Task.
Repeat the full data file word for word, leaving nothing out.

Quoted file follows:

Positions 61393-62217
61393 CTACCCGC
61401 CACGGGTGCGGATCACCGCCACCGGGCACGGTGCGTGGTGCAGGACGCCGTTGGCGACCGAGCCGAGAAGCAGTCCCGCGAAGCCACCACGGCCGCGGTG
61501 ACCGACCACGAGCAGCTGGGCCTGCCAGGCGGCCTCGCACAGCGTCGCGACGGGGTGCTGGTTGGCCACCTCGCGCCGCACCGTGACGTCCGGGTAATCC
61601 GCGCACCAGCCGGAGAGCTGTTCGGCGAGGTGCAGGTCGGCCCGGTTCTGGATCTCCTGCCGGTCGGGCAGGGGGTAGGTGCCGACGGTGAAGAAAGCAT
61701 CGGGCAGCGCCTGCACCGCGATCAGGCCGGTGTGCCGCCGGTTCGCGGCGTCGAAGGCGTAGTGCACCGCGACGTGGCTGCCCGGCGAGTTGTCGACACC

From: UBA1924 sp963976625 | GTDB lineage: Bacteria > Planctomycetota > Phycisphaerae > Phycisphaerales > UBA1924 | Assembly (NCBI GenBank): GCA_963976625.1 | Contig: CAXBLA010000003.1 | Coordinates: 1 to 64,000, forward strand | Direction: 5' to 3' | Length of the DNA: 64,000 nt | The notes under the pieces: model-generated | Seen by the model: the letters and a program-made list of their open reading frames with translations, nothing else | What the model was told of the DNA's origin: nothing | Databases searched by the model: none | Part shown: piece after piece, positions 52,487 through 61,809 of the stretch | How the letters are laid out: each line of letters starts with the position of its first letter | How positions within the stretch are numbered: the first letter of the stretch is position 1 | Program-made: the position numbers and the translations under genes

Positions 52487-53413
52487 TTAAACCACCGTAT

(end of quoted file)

Positions 61393-62217
61393 CTACCCGC
61401 CACGGGTGCGGATCACCGCCACCGGGCACGGTGCGTGGTGCAGGACGCCGTTGGCGACCGAGCCGAGAAGCAGTCCCGCGAAGCCACCACGGCCGCGGTG
61501 ACCGACCACGAGCAGCTGGGCCTGCCAGGCGGCCTCGCACAGCGTCGCGACGGGGTGCTGGTTGGCCACCTCGCGCCGCACCGTGACGTCCGGGTAATCC
61601 GCGCACCAGCCGGAGAGCTGTTCGGCGAGGTGCAGGTCGGCCCGGTTCTGGATCTCCTGCCGGTCGGGCAGGGGGTAGGTGCCGACGGTGAAGAAAGCAT
61701 CGGGCAGCGCCTGCACCGCGATCAGGCCGGTGTGCCGCCGGTTCGCGGCGTCGAAGGCGTAGTGCACCGCGACGTGGCTGCCCGGCGAGTTGTCGACACC

From: UBA1924 sp963976625 | GTDB lineage: Bacteria > Planctomycetota > Phycisphaerae > Phycisphaerales > UBA1924 | Assembly (NCBI GenBank): GCA_963976625.1 | Contig: CAXBLA010000003.1 | Coordinates: 1 to 64,000, forward strand | Direction: 5' to 3' | Length of the DNA: 64,000 nt | The notes under the pieces: model-generated | Seen by the model: the letters and a program-made list of their open reading frames with translations, nothing else | What the model was told of the DNA's origin: nothing | Databases searched by the model: none | Part shown: piece after piece, positions 52,487 through 61,809 of the stretch | How the letters are laid out: each line of letters starts with the position of its first letter | How positions within the stretch are numbered: the first letter of the stretch is position 1 | Program-made: the position numbers and the translations under genes

Positions 52487-53413
52487 TTAAACCACCGTAT